The Indian government's much-publicised India BPO Promotion Scheme (IBPS) has been received well across the country but met with little success in the under-developed North East region comprising seven states -- Arunachal Pradesh, Assam, Manipur, Meghalaya, Mizoram, Nagaland, and Tripura.
The scheme was announced in August this year to promote BPO/ITES operations only in small towns and rural areas across the country to March 31, 2017, when the 12th Five Year Plan will come to an end. With an outlay of about $75 million (493 crore Indian rupees), it aims for a balanced growth of Information Technology & Information Technology Enabled Services (IT/ITES) sector in each state.
The government planned to offer around 48,300 seats based on population percentage as per Census 2011 and they included 5,000 seats in the North East region. The last date for BPO firms to submit their bids was August 31. With the new plan, the government expects to create about 1.5 million jobs.
India is the world's largest sourcing destination for the IT industry, accounting for approximately 67% of the $124-130 billion market and has a workforce of about 10 million. The industry's contribution to India's GDP rose from 1.2% in 1998 to around 9.5% in 2015.
India's Information Technology and Business Process Management (IT-BPM) sector, including hardware, is estimated to have generated $146 billion in revenue during 2015 compared with $118 billion in 2014, implying a growth rate of 23.72% (see graph).
The reason behind the IT industry's stupendous growth in a decade and half is India's cost competitiveness in providing IT services, which is approximately three to four times cheaper than the US in the global sourcing market.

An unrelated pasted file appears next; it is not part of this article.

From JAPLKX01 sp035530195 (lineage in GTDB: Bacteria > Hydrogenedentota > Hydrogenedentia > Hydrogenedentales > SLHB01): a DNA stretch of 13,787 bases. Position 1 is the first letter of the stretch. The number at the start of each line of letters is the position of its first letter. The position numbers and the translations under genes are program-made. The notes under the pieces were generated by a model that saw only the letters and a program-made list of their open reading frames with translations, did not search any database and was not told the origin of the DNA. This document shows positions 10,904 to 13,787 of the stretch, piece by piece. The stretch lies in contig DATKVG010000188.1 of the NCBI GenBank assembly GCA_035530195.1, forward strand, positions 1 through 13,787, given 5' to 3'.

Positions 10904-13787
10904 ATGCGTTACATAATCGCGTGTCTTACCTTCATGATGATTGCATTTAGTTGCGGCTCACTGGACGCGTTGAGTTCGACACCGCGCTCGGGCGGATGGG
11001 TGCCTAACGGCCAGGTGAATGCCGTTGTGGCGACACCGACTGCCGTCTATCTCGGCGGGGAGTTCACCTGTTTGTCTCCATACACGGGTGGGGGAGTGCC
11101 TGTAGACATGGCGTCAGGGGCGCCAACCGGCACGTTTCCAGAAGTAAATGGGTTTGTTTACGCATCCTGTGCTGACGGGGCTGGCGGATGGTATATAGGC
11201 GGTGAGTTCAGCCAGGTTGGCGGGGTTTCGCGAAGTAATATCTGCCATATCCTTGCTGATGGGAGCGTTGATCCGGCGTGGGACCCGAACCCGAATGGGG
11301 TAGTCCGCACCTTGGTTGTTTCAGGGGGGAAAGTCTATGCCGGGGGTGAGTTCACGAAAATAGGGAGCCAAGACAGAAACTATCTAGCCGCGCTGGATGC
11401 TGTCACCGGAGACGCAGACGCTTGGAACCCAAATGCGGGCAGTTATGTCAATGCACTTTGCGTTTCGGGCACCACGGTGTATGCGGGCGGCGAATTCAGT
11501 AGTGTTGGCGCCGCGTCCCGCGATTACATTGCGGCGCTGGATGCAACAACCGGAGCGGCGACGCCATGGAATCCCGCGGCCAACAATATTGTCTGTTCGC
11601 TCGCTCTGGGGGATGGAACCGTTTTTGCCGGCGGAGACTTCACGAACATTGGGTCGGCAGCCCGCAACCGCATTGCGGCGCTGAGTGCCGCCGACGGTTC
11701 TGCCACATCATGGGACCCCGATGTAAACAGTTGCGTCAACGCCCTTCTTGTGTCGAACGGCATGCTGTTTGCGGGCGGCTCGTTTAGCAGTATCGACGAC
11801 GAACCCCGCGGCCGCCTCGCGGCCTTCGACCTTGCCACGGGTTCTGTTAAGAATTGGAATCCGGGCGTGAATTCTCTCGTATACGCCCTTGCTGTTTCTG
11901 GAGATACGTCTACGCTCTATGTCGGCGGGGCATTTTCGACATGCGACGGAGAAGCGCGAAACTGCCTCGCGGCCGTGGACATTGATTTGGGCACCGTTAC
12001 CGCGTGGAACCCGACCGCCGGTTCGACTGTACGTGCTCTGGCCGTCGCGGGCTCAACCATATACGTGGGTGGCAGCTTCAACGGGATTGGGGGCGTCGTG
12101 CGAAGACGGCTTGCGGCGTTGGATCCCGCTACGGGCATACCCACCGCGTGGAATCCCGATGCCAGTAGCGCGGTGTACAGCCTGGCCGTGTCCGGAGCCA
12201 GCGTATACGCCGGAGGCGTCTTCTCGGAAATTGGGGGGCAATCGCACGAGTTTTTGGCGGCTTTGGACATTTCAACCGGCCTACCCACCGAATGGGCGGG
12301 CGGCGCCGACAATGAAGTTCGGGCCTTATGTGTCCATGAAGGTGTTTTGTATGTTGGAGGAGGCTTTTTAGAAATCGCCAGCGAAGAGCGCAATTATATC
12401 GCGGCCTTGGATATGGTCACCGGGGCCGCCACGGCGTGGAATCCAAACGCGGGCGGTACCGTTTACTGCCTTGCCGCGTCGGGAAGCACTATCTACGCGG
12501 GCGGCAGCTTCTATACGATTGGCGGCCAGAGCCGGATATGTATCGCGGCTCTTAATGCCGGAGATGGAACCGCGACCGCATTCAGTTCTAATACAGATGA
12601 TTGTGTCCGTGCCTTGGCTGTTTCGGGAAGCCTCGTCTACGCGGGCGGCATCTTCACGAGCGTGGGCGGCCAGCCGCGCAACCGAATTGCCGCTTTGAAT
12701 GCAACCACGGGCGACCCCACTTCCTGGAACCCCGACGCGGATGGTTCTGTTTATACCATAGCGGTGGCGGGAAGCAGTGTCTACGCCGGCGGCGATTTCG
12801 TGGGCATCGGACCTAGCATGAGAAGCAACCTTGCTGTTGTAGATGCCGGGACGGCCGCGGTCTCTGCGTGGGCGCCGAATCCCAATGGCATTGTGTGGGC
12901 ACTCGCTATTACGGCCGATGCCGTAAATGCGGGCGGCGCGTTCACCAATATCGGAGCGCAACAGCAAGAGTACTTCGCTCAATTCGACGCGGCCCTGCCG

Indian Minister for Communication and Information Technology Ravi Shankar Prasad informed Parliament that 78 firms have evinced interest to setup BPO/ITES operations at 190 locations across the country for about 125,000 seats against the 48,300 seats. The government is looking into the bids and will finalise the companies to kick-start the BPO operations soon, the minister said.
"BPO is going to generate employment in all small cities ... BPO is a game changer in small cities," the minister said, and appealed to the law makers and state governments to chip in with their support for the plan.
Rajeshwar Singh, Joint Director for the Industrial Promotion division in the Department of Electronics & Information Technology, told ZDNet that in the North-East region, only seven bids were received and of them, one was finalised for 300 seats after three rounds of bidding.
Reasons for few takers
The IT and ITES industry is underdeveloped in the region and the companies are apprehensive regarding the locations as the region comprises of hilly tracts and dense forests. Law and order is one of the main reasons for the IT firms not to open their offices in the region.
"These companies don't understand the present situation and we are making efforts to make them know the ground reality. We should also look at the positive aspects of the region," Singh added.
It is not that BPO firms are non-existent in the region. It's that those operating in those seven states are struggling to survive due to infrastructure and other challenges such as power supply and the availability of land.